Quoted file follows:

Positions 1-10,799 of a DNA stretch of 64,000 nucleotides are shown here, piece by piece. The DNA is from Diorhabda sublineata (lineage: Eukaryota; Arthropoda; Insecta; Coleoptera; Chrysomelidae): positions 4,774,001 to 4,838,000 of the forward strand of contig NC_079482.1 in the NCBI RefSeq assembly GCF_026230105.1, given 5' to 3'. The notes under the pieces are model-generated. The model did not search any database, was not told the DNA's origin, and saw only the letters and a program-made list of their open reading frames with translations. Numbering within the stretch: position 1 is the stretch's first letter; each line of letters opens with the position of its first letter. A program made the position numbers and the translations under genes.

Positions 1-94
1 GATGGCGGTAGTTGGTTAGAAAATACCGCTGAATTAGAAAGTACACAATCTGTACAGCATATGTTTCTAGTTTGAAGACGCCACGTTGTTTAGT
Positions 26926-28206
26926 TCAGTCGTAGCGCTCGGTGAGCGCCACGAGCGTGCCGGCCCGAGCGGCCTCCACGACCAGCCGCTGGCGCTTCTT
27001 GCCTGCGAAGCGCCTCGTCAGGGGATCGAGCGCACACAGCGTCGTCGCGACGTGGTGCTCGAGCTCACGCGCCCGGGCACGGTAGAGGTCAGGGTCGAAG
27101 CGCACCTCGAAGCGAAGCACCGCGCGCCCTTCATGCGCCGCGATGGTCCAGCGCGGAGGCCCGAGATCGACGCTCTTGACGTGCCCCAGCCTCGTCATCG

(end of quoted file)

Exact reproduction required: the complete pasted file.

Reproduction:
Positions 1-10,799 of a DNA stretch of 64,000 nucleotides are shown here, piece by piece. The DNA is from Diorhabda sublineata (lineage: Eukaryota; Arthropoda; Insecta; Coleoptera; Chrysomelidae): positions 4,774,001 to 4,838,000 of the forward strand of contig NC_079482.1 in the NCBI RefSeq assembly GCF_026230105.1, given 5' to 3'. The notes under the pieces are model-generated. The model did not search any database, was not told the DNA's origin, and saw only the letters and a program-made list of their open reading frames with translations. Numbering within the stretch: position 1 is the stretch's first letter; each line of letters opens with the position of its first letter. A program made the position numbers and the translations under genes.

Positions 1-94
1 GATGGCGGTAGTTGGTTAGAAAATACCGCTGAATTAGAAAGTACACAATCTGTACAGCATATGTTTCTAGTTTGAAGACGCCACGTTGTTTAGT
Positions 26926-28206
26926 TCAGTCGTAGCGCTCGGTGAGCGCCACGAGCGTGCCGGCCCGAGCGGCCTCCACGACCAGCCGCTGGCGCTTCTT
27001 GCCTGCGAAGCGCCTCGTCAGGGGATCGAGCGCACACAGCGTCGTCGCGACGTGGTGCTCGAGCTCACGCGCCCGGGCACGGTAGAGGTCAGGGTCGAAG
27101 CGCACCTCGAAGCGAAGCACCGCGCGCCCTTCATGCGCCGCGATGGTCCAGCGCGGAGGCCCGAGATCGACGCTCTTGACGTGCCCCAGCCTCGTCATCG